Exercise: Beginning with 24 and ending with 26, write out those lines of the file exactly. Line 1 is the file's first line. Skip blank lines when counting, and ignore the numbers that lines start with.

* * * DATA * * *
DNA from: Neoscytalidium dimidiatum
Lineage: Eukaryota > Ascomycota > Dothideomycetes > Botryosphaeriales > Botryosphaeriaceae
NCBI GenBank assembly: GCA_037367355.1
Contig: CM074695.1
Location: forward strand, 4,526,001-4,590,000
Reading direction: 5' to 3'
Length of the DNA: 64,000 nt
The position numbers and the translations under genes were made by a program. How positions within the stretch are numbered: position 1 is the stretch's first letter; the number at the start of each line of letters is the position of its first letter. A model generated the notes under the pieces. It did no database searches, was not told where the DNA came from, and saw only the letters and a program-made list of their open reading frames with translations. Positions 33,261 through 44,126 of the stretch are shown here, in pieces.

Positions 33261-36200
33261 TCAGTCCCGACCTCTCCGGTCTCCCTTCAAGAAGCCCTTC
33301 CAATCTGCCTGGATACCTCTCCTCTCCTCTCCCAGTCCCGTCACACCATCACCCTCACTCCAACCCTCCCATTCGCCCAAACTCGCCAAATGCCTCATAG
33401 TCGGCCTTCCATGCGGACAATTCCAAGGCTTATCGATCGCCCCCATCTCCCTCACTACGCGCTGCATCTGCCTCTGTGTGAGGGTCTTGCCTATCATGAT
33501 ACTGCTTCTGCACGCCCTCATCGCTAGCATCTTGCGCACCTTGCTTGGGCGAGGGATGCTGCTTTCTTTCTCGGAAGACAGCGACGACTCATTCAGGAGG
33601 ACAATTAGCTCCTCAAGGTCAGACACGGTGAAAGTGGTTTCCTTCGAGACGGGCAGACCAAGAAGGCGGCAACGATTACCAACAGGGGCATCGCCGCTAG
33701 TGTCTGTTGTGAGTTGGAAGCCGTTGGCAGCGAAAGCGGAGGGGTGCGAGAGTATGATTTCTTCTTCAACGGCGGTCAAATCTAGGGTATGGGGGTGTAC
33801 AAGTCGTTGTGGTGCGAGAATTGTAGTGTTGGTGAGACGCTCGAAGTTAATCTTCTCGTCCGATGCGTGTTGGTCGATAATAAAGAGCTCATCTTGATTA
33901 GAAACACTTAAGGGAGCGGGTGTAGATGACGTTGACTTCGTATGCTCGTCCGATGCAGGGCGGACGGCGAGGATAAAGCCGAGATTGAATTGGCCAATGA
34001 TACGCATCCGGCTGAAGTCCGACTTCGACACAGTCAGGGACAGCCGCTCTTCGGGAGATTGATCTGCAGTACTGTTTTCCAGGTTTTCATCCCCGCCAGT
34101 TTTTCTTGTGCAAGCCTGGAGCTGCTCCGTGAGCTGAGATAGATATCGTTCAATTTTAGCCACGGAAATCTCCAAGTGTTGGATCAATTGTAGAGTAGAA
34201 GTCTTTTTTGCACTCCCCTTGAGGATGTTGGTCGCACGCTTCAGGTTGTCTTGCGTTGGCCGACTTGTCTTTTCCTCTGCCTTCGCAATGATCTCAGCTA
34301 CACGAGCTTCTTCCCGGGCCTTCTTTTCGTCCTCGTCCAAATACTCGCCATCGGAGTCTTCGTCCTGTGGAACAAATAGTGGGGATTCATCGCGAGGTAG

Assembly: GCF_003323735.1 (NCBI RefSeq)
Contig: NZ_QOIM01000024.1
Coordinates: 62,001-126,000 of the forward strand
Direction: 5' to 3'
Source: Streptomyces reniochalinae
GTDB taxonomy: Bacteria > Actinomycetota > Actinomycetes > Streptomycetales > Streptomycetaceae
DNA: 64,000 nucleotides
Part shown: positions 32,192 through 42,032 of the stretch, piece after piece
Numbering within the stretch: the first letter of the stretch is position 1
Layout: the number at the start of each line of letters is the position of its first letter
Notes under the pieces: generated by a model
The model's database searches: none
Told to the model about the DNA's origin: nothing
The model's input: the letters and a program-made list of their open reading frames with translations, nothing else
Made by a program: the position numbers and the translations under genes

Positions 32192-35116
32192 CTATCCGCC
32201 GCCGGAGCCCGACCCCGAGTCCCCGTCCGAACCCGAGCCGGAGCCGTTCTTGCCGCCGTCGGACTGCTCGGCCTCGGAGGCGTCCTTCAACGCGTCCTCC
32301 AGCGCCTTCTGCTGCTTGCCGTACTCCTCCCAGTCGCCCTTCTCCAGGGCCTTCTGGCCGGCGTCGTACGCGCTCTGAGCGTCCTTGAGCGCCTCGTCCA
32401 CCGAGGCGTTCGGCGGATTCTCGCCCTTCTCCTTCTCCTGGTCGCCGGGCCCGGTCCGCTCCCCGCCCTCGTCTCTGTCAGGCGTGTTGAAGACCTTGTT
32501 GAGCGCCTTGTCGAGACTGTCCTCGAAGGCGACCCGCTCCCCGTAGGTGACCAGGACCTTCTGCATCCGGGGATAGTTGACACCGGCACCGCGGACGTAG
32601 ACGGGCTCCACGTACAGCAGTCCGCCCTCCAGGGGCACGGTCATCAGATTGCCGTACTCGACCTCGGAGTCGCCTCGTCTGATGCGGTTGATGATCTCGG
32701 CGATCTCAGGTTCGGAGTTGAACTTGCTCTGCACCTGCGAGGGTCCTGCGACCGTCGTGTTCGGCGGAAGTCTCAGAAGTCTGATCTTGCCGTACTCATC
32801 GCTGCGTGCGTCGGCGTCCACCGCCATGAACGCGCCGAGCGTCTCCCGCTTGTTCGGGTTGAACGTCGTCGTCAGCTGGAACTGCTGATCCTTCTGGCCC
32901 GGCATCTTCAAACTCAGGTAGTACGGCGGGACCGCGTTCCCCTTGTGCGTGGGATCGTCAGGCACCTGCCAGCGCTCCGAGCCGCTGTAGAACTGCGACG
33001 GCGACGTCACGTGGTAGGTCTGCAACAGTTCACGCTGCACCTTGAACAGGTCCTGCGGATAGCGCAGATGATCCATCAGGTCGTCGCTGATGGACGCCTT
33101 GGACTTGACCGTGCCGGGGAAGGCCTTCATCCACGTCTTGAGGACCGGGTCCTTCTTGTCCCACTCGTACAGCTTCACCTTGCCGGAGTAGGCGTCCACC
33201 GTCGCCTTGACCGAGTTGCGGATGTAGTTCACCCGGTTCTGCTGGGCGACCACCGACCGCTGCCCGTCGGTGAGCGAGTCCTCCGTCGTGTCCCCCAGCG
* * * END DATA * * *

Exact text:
Coordinates: 62,001-126,000 of the forward strand
Direction: 5' to 3'
Source: Streptomyces reniochalinae